LA PAZ, Bolivia, March 25 (UPI) -- Bolivia is actively considering an International Court of Justice initiative in a bid to recover access to the Pacific Sea it lost in a war 132 years ago.
Analysts said the resulting regional tensions could reverse recent moves to restore investor confidence in Bolivia, a landlocked country rich in natural resources but also one of the poorest in Latin America.
Bolivian President Evo Morales said his government would take to the world court its claim for return of territory occupied by Chile if it saw no satisfactory movement on the diplomatic front.
Chile ruled out any further talks on Bolivia's territorial claim if Bolivia took the matter to the court in The Hague, Netherlands.
Morales issued the populist call for a return of a part of the Atacama Desert opening on the Pacific coast during emotional ceremonies that marked the 132nd anniversary of the Day of the Sea, when Bolivia lost the territory to Chilean forces during the 1879–83 War of the Pacific against Chile.
Bolivia has consistently claimed a right to the coast and demanded its return. The loss of access to the sea remains a sore point with Bolivians.
Morales said he would pursue the right with renewed vigor.
"The fight for our maritime claim, which has marked our history for 132 years, now should include another fundamental element: to go before international tribunals and organizations, demanding in lawfulness and fairness a free and sovereign access to the Pacific Ocean," Morales said in comments quoted by the Bolivian news media.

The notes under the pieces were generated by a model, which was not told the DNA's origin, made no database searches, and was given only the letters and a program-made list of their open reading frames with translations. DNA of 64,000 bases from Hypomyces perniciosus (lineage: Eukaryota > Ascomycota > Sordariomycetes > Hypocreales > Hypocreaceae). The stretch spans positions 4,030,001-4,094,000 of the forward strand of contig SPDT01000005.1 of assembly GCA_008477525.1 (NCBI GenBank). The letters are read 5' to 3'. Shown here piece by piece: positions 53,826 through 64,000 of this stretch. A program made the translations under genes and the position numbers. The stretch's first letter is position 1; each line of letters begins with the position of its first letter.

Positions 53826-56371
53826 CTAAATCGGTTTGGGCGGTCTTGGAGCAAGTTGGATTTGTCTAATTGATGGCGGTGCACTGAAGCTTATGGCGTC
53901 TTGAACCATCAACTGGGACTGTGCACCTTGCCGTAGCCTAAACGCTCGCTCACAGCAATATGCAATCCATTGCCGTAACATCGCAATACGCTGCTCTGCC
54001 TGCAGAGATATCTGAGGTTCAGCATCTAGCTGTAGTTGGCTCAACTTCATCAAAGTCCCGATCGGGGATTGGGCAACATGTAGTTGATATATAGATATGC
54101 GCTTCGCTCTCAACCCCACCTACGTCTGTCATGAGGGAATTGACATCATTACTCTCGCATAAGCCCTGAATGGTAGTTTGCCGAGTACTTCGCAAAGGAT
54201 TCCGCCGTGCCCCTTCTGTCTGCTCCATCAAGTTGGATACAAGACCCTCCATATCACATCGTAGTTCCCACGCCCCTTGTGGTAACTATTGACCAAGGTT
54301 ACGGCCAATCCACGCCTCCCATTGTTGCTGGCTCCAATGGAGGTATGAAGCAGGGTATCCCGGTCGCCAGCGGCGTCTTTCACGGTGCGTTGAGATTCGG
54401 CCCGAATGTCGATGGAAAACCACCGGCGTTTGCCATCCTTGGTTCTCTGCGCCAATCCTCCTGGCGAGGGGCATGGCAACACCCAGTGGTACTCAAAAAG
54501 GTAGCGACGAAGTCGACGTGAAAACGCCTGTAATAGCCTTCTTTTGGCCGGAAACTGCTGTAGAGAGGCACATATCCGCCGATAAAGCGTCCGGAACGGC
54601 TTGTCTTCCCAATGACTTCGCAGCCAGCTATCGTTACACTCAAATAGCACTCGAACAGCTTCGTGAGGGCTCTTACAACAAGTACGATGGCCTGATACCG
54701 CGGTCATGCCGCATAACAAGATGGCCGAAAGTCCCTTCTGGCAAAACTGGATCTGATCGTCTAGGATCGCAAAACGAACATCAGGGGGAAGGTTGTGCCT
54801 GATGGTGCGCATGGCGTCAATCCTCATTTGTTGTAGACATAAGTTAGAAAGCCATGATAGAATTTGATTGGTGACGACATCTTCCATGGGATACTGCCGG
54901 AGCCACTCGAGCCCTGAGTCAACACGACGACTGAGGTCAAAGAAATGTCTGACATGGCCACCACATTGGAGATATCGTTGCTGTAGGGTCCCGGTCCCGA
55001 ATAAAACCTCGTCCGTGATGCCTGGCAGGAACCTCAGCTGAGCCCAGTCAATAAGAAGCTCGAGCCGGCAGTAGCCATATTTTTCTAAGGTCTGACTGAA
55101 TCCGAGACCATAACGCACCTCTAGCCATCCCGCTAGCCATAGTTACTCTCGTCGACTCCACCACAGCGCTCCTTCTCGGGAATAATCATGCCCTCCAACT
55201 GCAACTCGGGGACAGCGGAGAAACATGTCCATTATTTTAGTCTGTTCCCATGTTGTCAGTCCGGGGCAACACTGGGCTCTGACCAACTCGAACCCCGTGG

Later officials said the president's remarks referred to the possibility of legal action against Chile in the international court but nothing had been decided yet.
Morales also struck a conciliatory note, declaring his government's pursuit of a claim on the lost sea corridor would be conducted in a non-belligerent manner so as not to jeopardize relations with Chile.
Chile's reaction to the territory claim has been to reject it out of hand and warn that an international campaign will forever bury tentative initiatives taken to look into the Bolivian side of the argument.
Analysts said Bolivia's claim pitted Morales against a difficult choice between carrying on a weak populist campaign, paying the lip service to the idea of restoration of sovereignty to land lost in war, and risking a diplomatic crisis with Chile.
The two countries broke off diplomatic relations in 1978 over the Bolivian claim on the territory. Although more recently ministerial talks on the Bolivian claim were begun but made little progress.
Chilean President Sebastian Pinera warned Morales against taking the world court option.
He said, "Bolivia cannot expect a direct, frank and sincere dialogue while it simultaneously manifests its intention to go to international tribunals."